Linear extensions[edit]
Often, a linear map is constructed by defining it on a subset of a vector space and then extending by linearity to the linear span of the domain. Suppose and are vector spaces and is a function defined on some subset Then a linear extension of to if it exists, is a linear map defined on that extends ^{[note 1]} (meaning that for all ) and takes its values from the codomain of ^{[9]} When the subset is a vector subspace of then a (valued) linear extension of to all of is guaranteed to exist if (and only if) is a linear map.^{[9]} In particular, if has a linear extension to then it has a linear extension to all of
The map can be extended to a linear map if and only if whenever is an integer, are scalars, and are vectors such that then necessarily ^{[10]} If a linear extension of exists then the linear extension is unique and
For example, if and then the assignment and can be linearly extended from the linearly independent set of vectors to a linear map on The unique linear extension is the map that sends to
Every (scalarvalued) linear functional defined on a vector subspace of a real or complex vector space has a linear extension to all of Indeed, the Hahn–Banach dominated extension theorem even guarantees that when this linear functional is dominated by some given seminorm (meaning that holds for all in the domain of ) then there exists a linear extension to that is also dominated by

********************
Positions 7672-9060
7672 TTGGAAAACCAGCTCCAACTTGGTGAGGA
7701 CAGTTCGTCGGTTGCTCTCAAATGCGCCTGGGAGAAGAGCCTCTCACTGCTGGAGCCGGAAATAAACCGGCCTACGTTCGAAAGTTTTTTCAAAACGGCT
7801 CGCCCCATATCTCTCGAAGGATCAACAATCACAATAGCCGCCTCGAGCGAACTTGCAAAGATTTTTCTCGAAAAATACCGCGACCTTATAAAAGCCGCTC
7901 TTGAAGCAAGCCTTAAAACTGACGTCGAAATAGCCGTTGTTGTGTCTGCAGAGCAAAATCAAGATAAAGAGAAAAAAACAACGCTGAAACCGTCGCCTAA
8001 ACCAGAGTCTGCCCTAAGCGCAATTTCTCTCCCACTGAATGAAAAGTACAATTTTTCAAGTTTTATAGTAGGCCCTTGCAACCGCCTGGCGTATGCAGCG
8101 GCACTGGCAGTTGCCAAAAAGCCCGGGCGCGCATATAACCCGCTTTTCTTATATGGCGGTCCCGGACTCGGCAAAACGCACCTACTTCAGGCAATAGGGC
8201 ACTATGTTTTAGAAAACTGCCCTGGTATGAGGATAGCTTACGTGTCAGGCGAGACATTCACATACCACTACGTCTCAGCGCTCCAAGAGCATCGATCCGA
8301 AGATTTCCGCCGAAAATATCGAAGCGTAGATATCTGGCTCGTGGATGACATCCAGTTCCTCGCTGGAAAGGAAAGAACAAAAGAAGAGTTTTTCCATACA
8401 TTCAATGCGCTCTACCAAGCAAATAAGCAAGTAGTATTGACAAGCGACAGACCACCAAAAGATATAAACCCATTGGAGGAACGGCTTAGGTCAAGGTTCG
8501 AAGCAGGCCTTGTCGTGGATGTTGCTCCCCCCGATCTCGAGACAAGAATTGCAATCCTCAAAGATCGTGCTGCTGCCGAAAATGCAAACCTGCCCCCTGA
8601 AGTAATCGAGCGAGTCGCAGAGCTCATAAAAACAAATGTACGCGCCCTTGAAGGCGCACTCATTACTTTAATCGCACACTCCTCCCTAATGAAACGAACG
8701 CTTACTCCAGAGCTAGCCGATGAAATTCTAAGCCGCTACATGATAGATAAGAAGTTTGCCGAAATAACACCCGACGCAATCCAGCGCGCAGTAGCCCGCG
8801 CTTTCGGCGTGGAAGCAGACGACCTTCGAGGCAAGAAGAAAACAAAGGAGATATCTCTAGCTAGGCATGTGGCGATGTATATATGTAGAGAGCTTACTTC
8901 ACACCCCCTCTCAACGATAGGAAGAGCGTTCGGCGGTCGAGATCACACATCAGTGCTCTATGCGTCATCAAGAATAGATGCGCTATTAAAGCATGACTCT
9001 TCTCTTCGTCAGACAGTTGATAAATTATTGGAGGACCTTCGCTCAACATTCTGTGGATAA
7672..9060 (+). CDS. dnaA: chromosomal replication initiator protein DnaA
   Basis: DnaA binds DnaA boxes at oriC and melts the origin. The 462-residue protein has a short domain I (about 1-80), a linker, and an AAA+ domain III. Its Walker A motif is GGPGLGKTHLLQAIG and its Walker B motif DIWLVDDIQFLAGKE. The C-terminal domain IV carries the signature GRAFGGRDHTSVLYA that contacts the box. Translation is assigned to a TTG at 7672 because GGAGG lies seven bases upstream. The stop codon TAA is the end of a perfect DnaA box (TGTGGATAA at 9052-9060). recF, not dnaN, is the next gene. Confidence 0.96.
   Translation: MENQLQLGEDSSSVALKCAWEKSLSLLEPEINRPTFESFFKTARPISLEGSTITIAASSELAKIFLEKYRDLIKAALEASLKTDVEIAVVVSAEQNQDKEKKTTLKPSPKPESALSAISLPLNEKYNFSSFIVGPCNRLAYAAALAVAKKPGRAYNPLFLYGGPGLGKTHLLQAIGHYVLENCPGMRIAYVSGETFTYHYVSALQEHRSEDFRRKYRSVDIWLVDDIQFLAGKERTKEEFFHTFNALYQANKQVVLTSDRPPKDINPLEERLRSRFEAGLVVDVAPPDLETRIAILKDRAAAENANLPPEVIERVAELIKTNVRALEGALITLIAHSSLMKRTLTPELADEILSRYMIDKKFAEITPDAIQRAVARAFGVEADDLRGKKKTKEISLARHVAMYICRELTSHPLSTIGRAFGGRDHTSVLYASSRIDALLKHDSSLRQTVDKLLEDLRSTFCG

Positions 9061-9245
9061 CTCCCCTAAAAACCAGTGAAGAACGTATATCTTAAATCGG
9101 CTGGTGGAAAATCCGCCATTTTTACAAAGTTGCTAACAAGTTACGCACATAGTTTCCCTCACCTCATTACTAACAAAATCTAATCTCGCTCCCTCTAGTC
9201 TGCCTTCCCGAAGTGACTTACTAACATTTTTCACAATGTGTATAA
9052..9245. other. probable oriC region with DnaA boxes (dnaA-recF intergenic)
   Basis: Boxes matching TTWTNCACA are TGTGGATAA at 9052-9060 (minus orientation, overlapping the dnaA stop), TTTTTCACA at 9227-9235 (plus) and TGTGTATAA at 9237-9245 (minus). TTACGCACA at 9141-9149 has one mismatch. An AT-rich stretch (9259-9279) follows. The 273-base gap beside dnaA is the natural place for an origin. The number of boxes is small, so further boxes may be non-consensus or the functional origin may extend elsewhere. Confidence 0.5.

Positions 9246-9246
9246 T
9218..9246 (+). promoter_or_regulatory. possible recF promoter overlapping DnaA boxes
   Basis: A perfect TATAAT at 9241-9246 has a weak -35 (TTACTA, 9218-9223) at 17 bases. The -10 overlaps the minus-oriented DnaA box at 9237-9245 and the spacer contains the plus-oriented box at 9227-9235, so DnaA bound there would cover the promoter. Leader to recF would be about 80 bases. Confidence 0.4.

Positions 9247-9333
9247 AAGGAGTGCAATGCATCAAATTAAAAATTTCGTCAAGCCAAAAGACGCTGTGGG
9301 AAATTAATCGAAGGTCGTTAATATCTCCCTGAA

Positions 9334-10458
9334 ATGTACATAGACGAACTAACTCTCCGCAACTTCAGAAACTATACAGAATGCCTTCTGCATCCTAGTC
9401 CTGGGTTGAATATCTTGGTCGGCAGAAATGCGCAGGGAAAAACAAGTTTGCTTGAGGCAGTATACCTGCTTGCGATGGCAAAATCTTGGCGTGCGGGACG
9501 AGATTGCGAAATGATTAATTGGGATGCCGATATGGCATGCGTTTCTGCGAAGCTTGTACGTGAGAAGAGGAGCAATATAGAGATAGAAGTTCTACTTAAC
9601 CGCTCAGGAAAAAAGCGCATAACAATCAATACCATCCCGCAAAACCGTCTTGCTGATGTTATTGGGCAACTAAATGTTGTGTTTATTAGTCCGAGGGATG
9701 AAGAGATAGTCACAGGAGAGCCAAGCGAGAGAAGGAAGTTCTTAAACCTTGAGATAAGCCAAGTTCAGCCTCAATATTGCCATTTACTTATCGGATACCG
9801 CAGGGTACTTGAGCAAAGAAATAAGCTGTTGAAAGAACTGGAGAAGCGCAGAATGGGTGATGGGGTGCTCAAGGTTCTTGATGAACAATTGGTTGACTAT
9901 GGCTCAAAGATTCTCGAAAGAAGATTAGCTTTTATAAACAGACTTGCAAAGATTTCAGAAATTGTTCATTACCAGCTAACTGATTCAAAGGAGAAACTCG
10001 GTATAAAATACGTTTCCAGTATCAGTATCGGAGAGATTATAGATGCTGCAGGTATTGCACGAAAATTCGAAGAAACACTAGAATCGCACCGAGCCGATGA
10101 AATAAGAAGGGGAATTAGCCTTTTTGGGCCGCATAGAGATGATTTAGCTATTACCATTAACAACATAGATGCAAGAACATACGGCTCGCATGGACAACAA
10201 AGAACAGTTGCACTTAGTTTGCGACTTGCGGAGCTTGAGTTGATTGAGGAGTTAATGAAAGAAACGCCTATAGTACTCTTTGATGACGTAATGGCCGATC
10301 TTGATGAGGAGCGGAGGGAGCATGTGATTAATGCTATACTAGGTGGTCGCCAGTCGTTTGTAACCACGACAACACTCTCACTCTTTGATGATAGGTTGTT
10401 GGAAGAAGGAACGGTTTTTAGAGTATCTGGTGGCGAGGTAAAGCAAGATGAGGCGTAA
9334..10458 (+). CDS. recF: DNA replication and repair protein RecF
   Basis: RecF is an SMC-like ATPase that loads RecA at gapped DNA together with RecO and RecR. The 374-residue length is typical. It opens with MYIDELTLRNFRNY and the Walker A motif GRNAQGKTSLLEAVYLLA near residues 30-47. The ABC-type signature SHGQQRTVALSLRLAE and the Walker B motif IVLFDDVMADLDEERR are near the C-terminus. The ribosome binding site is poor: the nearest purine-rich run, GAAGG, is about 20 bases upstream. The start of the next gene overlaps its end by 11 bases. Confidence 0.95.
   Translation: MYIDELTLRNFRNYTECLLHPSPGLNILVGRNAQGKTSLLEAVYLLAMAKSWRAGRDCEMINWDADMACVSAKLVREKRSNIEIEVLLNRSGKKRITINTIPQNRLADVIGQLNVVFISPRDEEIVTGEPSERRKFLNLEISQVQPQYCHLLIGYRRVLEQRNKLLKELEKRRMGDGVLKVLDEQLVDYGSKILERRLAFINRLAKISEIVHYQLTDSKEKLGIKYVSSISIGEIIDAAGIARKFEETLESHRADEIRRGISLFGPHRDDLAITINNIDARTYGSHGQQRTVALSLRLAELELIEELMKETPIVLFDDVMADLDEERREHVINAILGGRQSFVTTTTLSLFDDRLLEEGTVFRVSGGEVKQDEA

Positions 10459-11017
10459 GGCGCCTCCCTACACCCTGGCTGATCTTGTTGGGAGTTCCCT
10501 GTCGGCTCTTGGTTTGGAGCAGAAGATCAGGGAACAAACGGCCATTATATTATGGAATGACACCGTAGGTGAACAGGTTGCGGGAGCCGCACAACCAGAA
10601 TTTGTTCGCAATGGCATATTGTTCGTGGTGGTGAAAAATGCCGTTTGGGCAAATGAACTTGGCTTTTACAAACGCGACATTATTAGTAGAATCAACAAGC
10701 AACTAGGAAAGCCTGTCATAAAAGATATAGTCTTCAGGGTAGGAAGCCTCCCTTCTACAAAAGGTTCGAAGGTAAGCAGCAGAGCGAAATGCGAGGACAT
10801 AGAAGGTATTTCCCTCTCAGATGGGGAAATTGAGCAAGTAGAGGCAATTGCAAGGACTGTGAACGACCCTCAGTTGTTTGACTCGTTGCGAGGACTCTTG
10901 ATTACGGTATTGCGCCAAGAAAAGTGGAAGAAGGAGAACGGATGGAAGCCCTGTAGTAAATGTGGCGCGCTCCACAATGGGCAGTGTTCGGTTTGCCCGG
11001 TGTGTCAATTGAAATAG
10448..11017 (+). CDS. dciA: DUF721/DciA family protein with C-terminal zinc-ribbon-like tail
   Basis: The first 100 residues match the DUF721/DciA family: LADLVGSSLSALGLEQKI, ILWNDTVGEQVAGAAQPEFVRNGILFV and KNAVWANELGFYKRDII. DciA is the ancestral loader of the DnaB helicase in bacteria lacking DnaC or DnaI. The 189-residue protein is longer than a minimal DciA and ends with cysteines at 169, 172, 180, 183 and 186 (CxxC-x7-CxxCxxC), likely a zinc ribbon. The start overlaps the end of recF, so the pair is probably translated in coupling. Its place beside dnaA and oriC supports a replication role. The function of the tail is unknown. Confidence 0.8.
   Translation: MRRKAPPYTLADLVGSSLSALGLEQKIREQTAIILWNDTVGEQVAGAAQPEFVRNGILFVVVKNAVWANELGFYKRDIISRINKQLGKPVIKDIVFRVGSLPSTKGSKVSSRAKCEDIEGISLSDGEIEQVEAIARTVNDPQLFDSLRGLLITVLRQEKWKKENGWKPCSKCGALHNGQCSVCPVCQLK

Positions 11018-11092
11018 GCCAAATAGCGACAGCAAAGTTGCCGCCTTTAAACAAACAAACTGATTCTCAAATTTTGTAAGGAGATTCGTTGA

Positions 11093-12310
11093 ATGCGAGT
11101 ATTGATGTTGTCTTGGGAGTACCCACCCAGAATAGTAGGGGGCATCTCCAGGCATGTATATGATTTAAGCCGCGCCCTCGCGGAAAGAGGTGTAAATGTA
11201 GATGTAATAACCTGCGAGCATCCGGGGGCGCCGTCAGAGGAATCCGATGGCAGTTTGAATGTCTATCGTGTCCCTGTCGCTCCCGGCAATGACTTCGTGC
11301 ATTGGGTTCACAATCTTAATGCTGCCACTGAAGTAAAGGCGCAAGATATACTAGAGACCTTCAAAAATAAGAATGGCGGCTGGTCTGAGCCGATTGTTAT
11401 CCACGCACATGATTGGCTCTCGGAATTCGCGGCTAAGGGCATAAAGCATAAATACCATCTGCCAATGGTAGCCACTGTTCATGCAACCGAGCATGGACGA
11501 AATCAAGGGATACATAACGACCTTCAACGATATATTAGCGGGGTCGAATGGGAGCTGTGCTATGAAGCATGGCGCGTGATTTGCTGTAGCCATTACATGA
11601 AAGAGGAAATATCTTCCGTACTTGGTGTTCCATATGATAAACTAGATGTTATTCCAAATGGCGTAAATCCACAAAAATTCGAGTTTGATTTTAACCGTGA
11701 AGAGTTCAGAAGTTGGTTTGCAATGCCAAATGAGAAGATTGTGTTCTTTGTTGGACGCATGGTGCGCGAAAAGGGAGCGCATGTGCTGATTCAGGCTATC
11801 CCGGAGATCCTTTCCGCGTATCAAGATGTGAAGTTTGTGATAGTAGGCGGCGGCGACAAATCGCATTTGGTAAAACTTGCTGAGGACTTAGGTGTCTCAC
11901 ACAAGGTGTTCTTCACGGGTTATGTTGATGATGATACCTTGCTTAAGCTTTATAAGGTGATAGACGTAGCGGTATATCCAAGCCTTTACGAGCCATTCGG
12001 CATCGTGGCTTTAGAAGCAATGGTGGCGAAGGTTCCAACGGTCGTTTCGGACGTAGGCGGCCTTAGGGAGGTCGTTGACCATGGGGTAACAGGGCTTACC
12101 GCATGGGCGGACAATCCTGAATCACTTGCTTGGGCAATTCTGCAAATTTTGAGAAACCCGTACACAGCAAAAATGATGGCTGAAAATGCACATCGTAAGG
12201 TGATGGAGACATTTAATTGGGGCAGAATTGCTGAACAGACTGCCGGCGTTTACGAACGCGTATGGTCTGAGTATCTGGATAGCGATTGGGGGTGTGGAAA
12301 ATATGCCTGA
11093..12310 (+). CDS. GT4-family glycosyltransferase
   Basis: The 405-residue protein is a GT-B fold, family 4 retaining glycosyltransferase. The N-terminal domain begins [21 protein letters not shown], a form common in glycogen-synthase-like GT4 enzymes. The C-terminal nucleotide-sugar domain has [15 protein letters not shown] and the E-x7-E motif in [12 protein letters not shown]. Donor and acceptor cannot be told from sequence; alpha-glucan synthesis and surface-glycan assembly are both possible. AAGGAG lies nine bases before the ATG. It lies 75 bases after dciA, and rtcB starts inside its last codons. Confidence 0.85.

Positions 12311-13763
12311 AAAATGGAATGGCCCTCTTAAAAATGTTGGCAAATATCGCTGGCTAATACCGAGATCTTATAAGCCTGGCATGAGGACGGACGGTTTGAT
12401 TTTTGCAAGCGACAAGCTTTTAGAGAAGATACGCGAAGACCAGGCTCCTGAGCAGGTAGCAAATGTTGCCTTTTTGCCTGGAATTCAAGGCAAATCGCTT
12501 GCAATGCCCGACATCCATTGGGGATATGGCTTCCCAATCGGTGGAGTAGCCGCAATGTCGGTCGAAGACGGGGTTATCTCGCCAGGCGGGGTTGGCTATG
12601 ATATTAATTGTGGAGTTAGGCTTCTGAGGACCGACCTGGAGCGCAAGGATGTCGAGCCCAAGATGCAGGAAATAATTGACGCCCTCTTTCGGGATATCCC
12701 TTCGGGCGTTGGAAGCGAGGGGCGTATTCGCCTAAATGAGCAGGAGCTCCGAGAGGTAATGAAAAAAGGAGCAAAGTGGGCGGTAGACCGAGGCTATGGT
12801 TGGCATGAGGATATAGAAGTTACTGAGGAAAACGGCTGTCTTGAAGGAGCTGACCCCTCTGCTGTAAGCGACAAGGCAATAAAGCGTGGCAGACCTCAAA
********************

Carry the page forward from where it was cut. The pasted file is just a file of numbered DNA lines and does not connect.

Matrices[edit]
If and are finitedimensional vector spaces and a basis is defined for each vector space, then every linear map from to can be represented by a matrix.^{[11]} This is useful because it allows concrete calculations. Matrices yield examples of linear maps: if is a real matrix, then describes a linear map (see Euclidean space).
Let be a basis for . Then every vector is uniquely determined by the coefficients in the field :
If is a linear map,
which implies that the function f is entirely determined by the vectors . Now let be a basis for . Then we can represent each vector as
Thus, the function is entirely determined by the values of . If we put these values into an matrix , then we can conveniently use it to compute the vector output of for any vector in . To get , every column of is a vector
The matrices of a linear transformation can be represented visually:
 Matrix for relative to :
 Matrix for relative to :
 Transition matrix from to :
 Transition matrix from to :
Such that starting in the bottom left corner and looking for the bottom right corner , one would leftmultiply—that is, . The equivalent method would be the "longer" method going clockwise from the same point such that is leftmultiplied with , or .